News Flash


Posted on: May 7, 2020

Richton Park Trustee Brian Coleman Featured in "Best Practices From Top Executives"

brian coleman

Our very own, Trustee Brian Coleman was featured in "Business Continuity During COVID-19: Best Practices From Top Executives," written by Leor Melamedov! Melamedov features the Insurance portion of the article:


Insurance companies during the coronavirus have a tremendous opportunity to reduce bulky paperwork and burdensome in-person sales meetings. Many insurance companies now have staff working remotely and are using videoconferencing and phone calls to communicate with customers. It is likely that even after the pandemic passes, insurance agents will find they are more productive with their time and can reach more clients by serving and selling to them remotely.

The insurance executives we spoke to were, unsurprisingly given their industry, highly attuned to issues of risk and safety. They have drawn up detailed plans to minimize employee and customer exposure to the virus, while assuring customers that they are still operating.

There are also growing numbers of business interruption insurance claims and coronavirus-related health insurance claims. Insurance policies often don’t cover these types of unforeseen losses due to pandemics, partially because they need to maintain a significant surplus to cover an increase in natural disasters.

Despite the limitations on insurers’ ability to cover losses related to the coronavirus, insurers are adapting to the new normal brought about by the pandemic, and seeking other ways to support their customers remotely and safely during these challenging times.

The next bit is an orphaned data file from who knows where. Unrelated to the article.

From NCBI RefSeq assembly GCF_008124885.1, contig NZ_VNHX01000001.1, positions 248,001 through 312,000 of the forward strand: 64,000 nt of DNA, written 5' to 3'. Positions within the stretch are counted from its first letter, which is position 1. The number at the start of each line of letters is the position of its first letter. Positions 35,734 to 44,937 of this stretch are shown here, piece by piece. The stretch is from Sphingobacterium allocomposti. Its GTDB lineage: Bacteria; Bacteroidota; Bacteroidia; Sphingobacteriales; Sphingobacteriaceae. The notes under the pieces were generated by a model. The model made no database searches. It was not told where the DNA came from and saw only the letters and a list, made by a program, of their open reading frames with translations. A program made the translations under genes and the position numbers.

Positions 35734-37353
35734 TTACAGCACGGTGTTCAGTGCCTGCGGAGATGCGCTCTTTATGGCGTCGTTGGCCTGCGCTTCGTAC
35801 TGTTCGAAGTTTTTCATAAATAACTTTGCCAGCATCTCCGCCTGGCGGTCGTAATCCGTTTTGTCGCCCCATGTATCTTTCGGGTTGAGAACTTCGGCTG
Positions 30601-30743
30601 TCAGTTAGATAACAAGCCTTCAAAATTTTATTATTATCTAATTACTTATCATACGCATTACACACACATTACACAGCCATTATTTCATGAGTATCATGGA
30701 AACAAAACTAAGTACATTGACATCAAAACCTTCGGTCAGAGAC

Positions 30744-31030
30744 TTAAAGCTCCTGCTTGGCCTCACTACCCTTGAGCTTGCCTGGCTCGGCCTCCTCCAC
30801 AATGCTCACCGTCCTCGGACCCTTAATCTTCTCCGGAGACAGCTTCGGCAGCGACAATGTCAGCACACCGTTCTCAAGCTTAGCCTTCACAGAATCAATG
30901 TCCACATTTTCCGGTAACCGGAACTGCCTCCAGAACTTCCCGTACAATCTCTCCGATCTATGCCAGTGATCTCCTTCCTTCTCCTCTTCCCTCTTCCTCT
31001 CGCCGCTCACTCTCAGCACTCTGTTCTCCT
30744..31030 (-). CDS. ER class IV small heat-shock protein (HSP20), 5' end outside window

The VP of Global Risk Management at this insurance company puts safety measures and effective communication first:

A first step to any organization maintaining its business during the COVID-19 situation has to begin with ensuring the safety of its employees. This may require the employer to procure products to protect the staff (PPE) if they are required to have public contact or it could involve sending the staff home to work remotely.

Remember that the public may not recognize that the business is still operating, which falls on key marketing efforts to educate the customers on the best way to continue to use the services or purchase products from the organization. An active marketing campaign and strong outreach to customers is warranted during these times.

Our organization has taken several steps to maintain our BC during the COVID-19 situation:

  1. We have been preparing for the potential pandemic for many years and our strategy included a solid work from home model for all office workers. This entailed providing laptops and other tools to make the home a potential work space.
  2. We identified those key business functions that required office space while making sure that there was limited traffic in their area. We utilized a rotation program in the beginning to minimize the number of staff in the building at any one time.
  3. We prioritized communication with employees and customers. Communication is critical during this event. It is OK to admit that not all the answers are known. Leveraging various information sources and monitoring announcements from the CDC and WHO organizations should provide ample awareness in the proper approach to reduce the risk and flatten the curve.

-Brian Coleman, VP Global Risk Management at Combined Insurance (a Chubb Company)

See the Original Article Here
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